A slice of Chiswick, London in Manhattan?
A hidden gem? A slice of London in New York? A village in the heart of Upper West Side? Architects, residents, the press, and everyone else who have had the privilege to get a glimpse into the landmarked site - Pomander Walk, have given it a title and a tag!
I’m sure New Yorkers have walked right by this stone wall, gated entrance and thought nothing of it. Next time you are on the Upper West Side along West 94th to 95th Street between Broadway and West End Avenue, don’t forget to make it “ A walk to remember”. Behind those black metal gates, is a whole other world out there, that will leave you speechless. While your eyes do all the ogling at the 27 Tudor-style-homes that line up on both sides of this quaint little narrow street on the iconic “Pomander Walk”, and your mind plays pictionary, you cannot help but pinch yourself as a reminder that you are in Manhattan, New York City.
Before its claim to fame, this old-English village-like neighborhood was on the brink of extinction. History takes us back to the man behind it all - Thomas J.Healy, an immigrant Irishman, a realtor and a nightclub owner at the time, who built Pomander Walk in 1921-22. While his plans to build a hotel on the plot was waiting on financials to be approved, Healy built this row of homes, inspired by the then released Broadway Show in 1910 called Pomander Walk, a romantic comedy,in which it was described as “ a retired crescent of five very small, old-fashioned houses near Chiswick”.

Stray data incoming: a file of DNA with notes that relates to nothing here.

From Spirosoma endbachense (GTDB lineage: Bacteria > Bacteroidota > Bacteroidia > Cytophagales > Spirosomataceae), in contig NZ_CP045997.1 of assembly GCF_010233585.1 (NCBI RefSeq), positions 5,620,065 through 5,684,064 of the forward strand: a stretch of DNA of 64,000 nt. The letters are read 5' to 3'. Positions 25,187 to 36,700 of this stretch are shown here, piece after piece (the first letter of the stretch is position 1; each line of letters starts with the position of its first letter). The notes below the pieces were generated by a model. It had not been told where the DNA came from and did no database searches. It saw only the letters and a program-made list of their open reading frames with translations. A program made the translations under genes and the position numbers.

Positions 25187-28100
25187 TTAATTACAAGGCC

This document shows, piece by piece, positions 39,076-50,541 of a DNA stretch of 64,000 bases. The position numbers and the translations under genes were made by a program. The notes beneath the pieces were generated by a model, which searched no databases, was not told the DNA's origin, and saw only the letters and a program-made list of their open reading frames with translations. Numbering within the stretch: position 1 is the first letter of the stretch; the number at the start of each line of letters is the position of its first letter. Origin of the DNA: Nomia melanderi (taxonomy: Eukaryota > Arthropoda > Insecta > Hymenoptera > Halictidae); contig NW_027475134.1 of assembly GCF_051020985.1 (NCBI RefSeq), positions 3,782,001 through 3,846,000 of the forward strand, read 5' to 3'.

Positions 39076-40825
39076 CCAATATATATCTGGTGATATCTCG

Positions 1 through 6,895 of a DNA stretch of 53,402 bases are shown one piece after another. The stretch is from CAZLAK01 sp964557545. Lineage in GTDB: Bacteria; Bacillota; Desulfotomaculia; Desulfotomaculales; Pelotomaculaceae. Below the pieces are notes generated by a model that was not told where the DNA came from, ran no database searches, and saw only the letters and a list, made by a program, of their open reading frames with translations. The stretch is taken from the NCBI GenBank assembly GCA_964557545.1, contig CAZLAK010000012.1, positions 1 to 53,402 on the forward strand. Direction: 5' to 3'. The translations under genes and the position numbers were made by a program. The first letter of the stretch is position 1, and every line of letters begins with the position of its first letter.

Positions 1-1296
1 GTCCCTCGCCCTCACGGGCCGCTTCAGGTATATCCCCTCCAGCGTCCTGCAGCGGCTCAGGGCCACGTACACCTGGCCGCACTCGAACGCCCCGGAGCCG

Part of his inspiration was also drawn from the row of mews turned into homes along Washington Square North, between Fifth Avenue and University Place. While the plan was to eventually tear down the apartments for the hotel, it was something that of course did not happen. Thanks to Healy, this picturesque stretch of homes, painted in vibrant blues and reds, that beautifully complement the stone grey, russet brown, and buff whites on the exterior, made of stone and brick - has become one of New York’s hidden gems.
Bound by tall walls, Pomander Walk is full of whimsical architectural elements, like decorative stucco, brick, painted wood trims and half-timber. Facades made to look like single home cottages from the outside with single-leaf painted wood-doors & square heads at the entrances, whereas they are actually two-apartments one above the other on the inside. The King and Campbell (architects) designed homes with door hoods and window details, painted wood shutters, and cherry flower window boxes, that add to the old-world touch, just like Healy had pictured it to be.
Restored to all its glory, iron lampposts at both ends of the Walk, hedges, flower beds, low rise homes in all their English charm, and the one symbol that defines the Walk - the ornate iron fixture from which the black, painted sign with a rooster says “Pomander Walk”; and its landmarked iron plaque which describes it aptly as “a picturesque dwelling ornamented with Tudor revival details” - are the very elements that define this little piece of village-like heaven bang in the heart of the Upper West Side, now surrounded by soaring high rises and modern structures.
I recently had the pleasure to take a peek behind those black metal gates, and experience what it is like to live in these Tudor style homes. Homes in hues of blue, green and red, with beautiful bright doors; flower beds lining both sides of the narrow walkway, with garden decor elements like frogs and birds; at one point I found myself staring at these pretty homes and dreaming of owning one someday!
The little chairs outside each home, toys left at the front entrance, and signs of events coming up in the neighborhood, residents sitting outside their homes in their pj’s and enjoying a cup of tea - Well, the perks of being a Pomander Walk resident were evident!